I watch a young, 20-something mother playing with her dimple-faced toddler in our neighborhood park. We are well enough acquainted to know we have both survived cancer. I remember her undergoing chemotherapy for lymphoma several years ago. She confided once that she and her husband were trying to conceive a second child, "But I'm lucky to have this one," she said. "Because of chemotherapy, becoming a mom was a miracle for me."
Her joy of motherhood makes me hope fertility consultations for all young adults with cancer are more than a passing mention of "We have a good chance of saving your life, but cancer treatment may render you infertile," from their oncologist. By the time I meet them in the infusion clinic to administer chemotherapy, the window of opportunity for fertility preservation is rapidly closing for these patients, if it hasn't already.
Punch & Judy
Fertility preservation is not just a simple referral to a reproductive endocrinologist, however. Fertility preservation is expensive. Initial specimen collection fees for men start at $800, with annual storage fees ranging from $200 to $400. However, for women, fees begin at $10,000. Some insurance companies cover fertility preservation the same way they are mandated to cover reconstruction following mastectomy for breast cancer, and sometimes cover wigs for alopecia, but not always.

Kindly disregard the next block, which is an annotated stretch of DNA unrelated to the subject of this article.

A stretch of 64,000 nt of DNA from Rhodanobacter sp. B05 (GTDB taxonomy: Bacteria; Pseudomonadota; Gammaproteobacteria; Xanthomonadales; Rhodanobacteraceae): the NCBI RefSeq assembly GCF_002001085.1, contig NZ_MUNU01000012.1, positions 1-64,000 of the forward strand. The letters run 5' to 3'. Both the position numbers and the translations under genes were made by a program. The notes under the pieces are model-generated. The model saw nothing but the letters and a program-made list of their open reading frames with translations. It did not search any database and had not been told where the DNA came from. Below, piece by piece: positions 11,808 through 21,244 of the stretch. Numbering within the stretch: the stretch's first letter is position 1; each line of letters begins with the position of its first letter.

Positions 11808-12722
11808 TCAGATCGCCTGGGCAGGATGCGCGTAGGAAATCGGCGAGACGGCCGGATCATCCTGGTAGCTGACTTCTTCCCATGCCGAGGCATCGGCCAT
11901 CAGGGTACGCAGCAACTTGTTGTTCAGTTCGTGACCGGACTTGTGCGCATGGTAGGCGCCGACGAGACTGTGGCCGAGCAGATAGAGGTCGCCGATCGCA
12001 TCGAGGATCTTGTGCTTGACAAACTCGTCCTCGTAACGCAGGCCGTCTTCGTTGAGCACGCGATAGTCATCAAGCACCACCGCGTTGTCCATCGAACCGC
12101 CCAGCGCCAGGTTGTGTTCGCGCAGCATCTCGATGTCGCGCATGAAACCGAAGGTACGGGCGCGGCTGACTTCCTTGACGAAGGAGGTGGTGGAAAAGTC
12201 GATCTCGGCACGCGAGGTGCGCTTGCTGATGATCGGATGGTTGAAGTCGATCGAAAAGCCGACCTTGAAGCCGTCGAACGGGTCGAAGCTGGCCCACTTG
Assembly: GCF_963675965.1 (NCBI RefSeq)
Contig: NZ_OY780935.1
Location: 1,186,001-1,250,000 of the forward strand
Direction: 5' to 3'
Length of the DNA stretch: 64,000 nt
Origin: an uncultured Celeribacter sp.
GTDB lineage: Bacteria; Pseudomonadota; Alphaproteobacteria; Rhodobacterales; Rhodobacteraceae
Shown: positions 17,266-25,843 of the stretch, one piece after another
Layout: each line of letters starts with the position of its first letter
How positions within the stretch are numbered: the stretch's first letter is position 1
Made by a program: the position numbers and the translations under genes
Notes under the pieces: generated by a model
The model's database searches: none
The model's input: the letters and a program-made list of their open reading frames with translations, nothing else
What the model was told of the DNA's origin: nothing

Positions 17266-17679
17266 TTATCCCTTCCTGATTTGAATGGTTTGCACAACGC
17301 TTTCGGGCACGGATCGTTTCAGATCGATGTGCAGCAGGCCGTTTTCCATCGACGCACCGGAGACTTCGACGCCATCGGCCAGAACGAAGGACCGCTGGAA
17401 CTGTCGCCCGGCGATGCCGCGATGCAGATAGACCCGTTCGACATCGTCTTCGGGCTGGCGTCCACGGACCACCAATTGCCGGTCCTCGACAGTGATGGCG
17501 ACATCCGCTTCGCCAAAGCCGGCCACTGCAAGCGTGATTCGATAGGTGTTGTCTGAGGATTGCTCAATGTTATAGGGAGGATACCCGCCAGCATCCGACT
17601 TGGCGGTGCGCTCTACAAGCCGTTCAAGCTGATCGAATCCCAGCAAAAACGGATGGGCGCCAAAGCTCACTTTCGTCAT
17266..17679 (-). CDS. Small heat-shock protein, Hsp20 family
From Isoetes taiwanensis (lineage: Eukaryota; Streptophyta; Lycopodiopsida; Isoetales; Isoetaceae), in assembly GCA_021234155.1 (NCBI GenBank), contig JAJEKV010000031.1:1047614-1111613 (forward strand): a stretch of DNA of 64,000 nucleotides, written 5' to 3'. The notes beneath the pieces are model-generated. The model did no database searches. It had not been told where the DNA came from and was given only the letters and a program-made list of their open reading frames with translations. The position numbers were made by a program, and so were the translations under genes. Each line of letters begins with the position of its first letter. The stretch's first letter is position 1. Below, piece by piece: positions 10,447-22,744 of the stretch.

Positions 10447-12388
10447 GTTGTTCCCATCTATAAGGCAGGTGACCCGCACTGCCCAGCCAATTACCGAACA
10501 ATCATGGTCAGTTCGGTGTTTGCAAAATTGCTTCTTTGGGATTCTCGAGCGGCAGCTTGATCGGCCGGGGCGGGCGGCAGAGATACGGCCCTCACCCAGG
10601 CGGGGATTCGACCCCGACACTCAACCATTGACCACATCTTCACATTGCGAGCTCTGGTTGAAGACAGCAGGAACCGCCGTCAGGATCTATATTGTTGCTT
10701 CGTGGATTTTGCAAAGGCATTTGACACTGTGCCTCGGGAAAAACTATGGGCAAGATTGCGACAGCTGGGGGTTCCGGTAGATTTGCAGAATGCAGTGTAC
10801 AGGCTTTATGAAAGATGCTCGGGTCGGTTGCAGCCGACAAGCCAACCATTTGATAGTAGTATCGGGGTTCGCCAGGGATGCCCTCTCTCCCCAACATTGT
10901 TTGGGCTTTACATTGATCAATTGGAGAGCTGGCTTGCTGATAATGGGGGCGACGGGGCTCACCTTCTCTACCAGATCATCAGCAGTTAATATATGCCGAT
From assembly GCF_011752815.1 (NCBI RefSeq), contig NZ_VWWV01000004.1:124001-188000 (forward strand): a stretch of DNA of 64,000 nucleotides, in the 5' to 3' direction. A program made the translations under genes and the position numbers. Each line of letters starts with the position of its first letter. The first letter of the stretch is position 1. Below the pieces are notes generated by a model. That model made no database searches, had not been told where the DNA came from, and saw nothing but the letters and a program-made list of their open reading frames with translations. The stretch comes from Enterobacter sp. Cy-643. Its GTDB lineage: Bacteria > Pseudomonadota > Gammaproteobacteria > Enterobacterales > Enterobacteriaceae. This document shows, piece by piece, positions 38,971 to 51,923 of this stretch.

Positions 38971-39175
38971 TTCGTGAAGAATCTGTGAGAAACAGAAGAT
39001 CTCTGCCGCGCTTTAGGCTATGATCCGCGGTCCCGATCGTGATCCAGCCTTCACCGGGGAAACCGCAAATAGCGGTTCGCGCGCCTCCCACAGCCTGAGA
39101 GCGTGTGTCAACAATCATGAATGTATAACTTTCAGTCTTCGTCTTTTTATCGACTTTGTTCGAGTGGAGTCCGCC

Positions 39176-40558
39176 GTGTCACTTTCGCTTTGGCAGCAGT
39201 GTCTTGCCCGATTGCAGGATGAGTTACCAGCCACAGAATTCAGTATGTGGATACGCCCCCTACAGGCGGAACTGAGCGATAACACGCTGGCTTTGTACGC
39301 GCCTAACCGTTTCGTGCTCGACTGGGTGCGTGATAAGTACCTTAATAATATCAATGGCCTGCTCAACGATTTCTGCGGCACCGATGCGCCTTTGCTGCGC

This brings to mind a young cancer patient, enrolled in college, wondering how he will maintain his scholarship and student loans, let alone pay for sperm banking perhaps for years, while his parents and girlfriend begged him to do it.
Uninsured, young adult patients are not financially prepared for this option, and often face overwhelming challenges regarding treatment costs, let alone preserving fertility.
For many young adults with cancer, it's not until their peers begin marrying and/or family planning that the consequences of cancer treatment on their fertility takes precedence. Those who consider fertility preservation at time of diagnosis, however, may not be able to afford it.
If fertility preservation were less expensive, would more young adults, and the parents making the decision for children diagnosed with cancers, choose it?